An Occupational Therapist (OT) is trained in the practice of occupational therapy. The role of an occupational therapist is to work with a client to help them achieve a fulfilled and satisfied state in life through the use of "purposeful activity or interventions designed to achieve functional outcomes which promote health, prevent injury or disability and which develop, improve, sustain or restore the highest possible level of independence.
It can be seen that occupational performance, the roles it creates for a client, and the areas it can encompass are so far-reaching that an occupational therapist can work with a wide range of clients of various limitations who are being cared for in an array of settings. Occupational therapy is about helping people do the day-to-day tasks that “occupy” their time, sustain themselves, and enable them to contribute to the wider community.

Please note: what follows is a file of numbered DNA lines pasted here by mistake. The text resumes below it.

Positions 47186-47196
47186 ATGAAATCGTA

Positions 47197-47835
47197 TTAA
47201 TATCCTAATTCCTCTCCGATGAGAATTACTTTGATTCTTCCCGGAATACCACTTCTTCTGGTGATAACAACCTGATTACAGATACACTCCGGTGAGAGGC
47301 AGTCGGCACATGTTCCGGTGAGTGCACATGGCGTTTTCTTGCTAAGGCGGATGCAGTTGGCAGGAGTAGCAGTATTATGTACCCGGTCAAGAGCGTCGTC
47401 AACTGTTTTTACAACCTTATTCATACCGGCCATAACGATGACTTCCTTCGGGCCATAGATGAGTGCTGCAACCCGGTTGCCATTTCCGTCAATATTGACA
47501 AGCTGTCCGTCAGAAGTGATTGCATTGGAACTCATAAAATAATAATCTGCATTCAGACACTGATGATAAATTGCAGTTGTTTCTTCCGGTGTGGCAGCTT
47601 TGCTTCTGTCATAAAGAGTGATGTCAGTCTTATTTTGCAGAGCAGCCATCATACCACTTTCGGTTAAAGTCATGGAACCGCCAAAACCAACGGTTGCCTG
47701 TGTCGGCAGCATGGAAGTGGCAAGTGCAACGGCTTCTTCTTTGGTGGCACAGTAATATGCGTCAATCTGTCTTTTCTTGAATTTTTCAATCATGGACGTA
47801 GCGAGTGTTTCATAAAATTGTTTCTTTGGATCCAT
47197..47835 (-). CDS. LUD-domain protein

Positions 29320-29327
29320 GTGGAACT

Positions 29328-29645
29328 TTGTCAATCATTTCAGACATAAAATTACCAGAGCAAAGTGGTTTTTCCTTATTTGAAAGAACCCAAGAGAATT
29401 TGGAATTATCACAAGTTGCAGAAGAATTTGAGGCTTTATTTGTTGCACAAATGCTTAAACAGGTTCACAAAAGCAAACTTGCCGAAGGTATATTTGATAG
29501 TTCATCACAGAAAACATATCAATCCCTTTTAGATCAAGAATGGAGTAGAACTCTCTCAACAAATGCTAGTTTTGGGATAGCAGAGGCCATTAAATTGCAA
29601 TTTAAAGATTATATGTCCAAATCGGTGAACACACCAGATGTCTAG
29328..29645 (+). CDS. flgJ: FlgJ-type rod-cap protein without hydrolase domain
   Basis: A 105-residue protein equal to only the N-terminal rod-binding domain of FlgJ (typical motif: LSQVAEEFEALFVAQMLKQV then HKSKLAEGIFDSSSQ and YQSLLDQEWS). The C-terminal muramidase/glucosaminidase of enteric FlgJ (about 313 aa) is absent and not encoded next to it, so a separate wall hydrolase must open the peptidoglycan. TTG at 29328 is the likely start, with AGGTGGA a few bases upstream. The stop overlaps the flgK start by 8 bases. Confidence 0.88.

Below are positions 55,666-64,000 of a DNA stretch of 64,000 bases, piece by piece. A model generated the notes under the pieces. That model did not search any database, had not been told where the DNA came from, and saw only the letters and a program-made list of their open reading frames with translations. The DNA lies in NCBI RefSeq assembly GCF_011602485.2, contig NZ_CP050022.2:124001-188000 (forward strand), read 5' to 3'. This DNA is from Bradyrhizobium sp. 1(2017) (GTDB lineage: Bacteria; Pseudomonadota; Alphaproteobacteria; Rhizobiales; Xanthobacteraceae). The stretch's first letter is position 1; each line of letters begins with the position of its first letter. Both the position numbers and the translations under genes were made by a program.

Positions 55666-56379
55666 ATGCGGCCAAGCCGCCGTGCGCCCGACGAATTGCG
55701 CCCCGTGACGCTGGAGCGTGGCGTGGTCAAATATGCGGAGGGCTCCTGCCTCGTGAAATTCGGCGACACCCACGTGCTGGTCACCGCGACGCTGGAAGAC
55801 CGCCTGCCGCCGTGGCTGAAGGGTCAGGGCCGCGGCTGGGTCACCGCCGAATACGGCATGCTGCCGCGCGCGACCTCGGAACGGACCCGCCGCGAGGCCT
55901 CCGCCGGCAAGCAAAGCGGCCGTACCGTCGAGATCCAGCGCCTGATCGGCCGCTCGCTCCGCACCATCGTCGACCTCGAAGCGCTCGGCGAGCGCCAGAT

Occupational therapists (OTs) help people of all ages to improve their ability to perform tasks in their daily living and working environments. They work with individuals who have conditions that are mentally, physically, developmentally, socially or emotionally disabling. They also help them to develop, recover, or maintain daily living and work skills. Occupational therapists help clients not only to improve their basic motor functions and reasoning abilities, but also to compensate for permanent loss of function. Occupational therapists assist clients in performing activities of all types, ranging from using a computer to caring for daily needs such as dressing, cooking and eating. Physical exercises may be used to increase strength and dexterity while other activities may be chosen to improve visual acuity and the ability to discern patterns. For example, a client with short term memory loss might be encouraged to make lists to aid recall, and a person with coordination problems might be assigned exercises to improve hand eye coordination. Occupational therapists also use computer programs to help clients improve decision-making, abstract-reasoning, problem solving, and perceptual skills, as well as memory, sequencing, and coordination —- all of which are important for independent living. Wikipedia.org